attempt at latinization. The meaning of a small channel through
which water flows is quite appropriate to this document. As for the
base seri, to see in it a form of series, with the sense of a course,
would be to force things a bit. However, a more plausible etymon
is not apparent.
S cheide
305 (75-76)
custor — This for the classical cusios (custodem). That it
springs from an analogy with the numerous nomina agentis in -tor,
-torem seems evident enough. Any analogy based on nouns with
double nominatives in either -os or -or, such as honos / honor and
arbos / arbor, would seem unlikely since they do not express
agency. Moreover, -os as an alternative to -or had ceased to be a
popular form well before late imperial times. We should expect,
however, custoditor as the agent noun of custodire, on the model of
audire, auditor. This we do find in Ducange. Also, given a sacerdus
for sacerdos (CDL1: 95, 17), custus for custos could also be antic­
ipated. It does, in fact, appear (CDL 1 : 7 , 4; 24, 4). That total
confusion reigned in the matter is illustrated by an incorrect custus
followed ten lines later by an almost (except for its first o) correct
costodibus (CDL I: 178, 5 and 15).
Custor is far from unique to this document, and far from unique
to Italy (B. Löfstedt 1985: 139). The TLL (4, 1571) lists a qustor,
from an unlocated, undated inscription. In an abecedary found in
an Einsiedeln manuscript of either Irish or Anglo-Saxon origin, one
reads pius pastor animarum custor. In a hymn of Ansbert’s
honoring St. Ouen there appears amicus sponsi dominicusque
custor. In Italy, besides our own document, there is the Missale
bobiense which contains subditarum tibi mencium custor (Norberg
1985: 214-215). In addition we must mention that among
numerous Greek borrowings of Latin nouns in -tor, -torem is to be
listed koústor, common in Byzantine administrative documents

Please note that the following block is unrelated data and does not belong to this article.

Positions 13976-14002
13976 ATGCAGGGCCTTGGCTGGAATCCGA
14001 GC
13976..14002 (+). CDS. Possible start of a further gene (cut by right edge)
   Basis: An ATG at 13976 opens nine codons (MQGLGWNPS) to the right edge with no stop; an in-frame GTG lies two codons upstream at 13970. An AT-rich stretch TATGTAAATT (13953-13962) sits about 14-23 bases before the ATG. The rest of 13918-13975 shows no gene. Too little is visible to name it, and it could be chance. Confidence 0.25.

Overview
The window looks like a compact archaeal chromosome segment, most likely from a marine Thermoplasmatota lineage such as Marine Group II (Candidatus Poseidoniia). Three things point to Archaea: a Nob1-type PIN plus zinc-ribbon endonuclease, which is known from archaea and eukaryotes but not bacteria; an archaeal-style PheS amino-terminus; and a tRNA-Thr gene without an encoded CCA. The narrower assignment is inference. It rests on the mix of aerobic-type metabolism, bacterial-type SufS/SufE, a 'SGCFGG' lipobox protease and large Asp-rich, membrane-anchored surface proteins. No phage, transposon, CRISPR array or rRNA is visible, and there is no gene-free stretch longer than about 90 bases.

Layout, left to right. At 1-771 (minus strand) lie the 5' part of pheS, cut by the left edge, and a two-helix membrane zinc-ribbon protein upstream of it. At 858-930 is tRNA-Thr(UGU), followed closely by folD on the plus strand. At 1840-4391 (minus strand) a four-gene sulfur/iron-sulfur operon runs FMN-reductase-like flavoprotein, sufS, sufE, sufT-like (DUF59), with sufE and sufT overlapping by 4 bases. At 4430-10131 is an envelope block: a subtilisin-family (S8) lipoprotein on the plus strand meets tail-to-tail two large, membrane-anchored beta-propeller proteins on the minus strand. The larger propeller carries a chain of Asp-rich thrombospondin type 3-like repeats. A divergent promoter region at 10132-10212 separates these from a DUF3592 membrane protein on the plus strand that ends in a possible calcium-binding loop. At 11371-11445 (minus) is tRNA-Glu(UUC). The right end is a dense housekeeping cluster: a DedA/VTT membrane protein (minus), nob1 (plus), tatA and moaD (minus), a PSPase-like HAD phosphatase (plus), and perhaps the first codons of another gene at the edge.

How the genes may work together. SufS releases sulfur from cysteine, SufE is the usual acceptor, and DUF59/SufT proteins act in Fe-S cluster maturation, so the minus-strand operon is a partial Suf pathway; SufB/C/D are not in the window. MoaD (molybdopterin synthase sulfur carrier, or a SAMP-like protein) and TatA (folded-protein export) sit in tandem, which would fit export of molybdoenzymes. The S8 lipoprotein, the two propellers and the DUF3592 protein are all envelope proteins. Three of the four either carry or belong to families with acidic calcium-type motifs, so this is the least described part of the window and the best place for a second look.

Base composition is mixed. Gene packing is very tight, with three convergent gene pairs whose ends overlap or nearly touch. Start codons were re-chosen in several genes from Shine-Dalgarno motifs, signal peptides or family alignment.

(Chantraine : 91). From all of this it should be obvious that the
word enjoyed wide currency, not only among Latin rite ecclesias­
tics but also among Byzantine bureaucrats.
Romance derivations from the word seem to be exclusively
French, belonging to the ecclesiastical vocabulary, having to do
with the office of sacristan or beadle (FEW 2: 1596-1597). The
first attested form is an Old French costre, found in the eleventh
century Vie de saint Alexis (1. 176) : Revint li costre a Vimagene el
mostier. It should be noted that an Old French nominative of the
type costre supposes an oblique costor, thus paralleling other nouns
such as pastre (< pastor) / pastor (< pastorem) and traître (<
traditor) / traitor (< traditorem) issuing from third declension
masculine nomina agentis (Foulet 1968: 5). The standard reference
works reveal no trace of the word in Italo-Romance despite its
presence in a missal from Bobbio and in our own Marchigiano
monesteriu — The vocalism of the Latin monasterium has
undergone various changes on Italian soil. In the example at hand,
a has moved to e possibly under the closing influence of s. In
Boccaccio, Dec. 1, 4, this e has closed further to i : monisterio. A
movement in a different direction is to be noted in a document
from Camerino (Allevi 1972: 162). Here o has harmonized with
the following a: monasterio. Modem Italian has the learned
monastero, along with which the VLI lists archaic monasterio,
monistero, munisterio, munistero.
oueni — This for the perfect obuenit, the sense of “aliquis
de res mea q. mihi oueni in ereditate” being “a piece of my prop­
erty which has come to me through inheritance”. To be noted about
obueni is not only the loss of final t, but also of b. This last would
have first undergone assimilation, yielding ouueni (uu being
pronounced vv). The resulting geminate in turn has undergone
simplification, yielding oueni (pronounced oveni).
S cheide
306 (76-77)
26-28. quia pro ipsa donacione non impedimus ñeque precio
ñeque launeildu et tantu oracione et remissio peccatis parentorum
meorum sicut super legitur — To be understood as : “that for the
donation we seek neither price nor token and only prayer and the
remission of the sins of my parents as is read above”. For commen­
tary on impedimus and launeildus see below.
impedimus — Confusion of impedire with petere is evident
here, confusion which stems from the voicing of intervocalic t in
the Marches and in northern Italy. The CDL furnishes us with
numerous examples, of which pedidus (I, 176, 5, from Como) is
quite apropos here. It points to partial homophony in the perfect
participles of both verbs (impedire, impeditum ; petere, petitum,
each with a long i) which no doubt contributed to their being
confused. This confusion would eventually lead to a change in
conjugation of the type we have already noted : diminuere >
diminuire (see commentary on exminuare, Scheide 67, line 34).
Hispano- and Luso-Romance pedir suggest that the change petere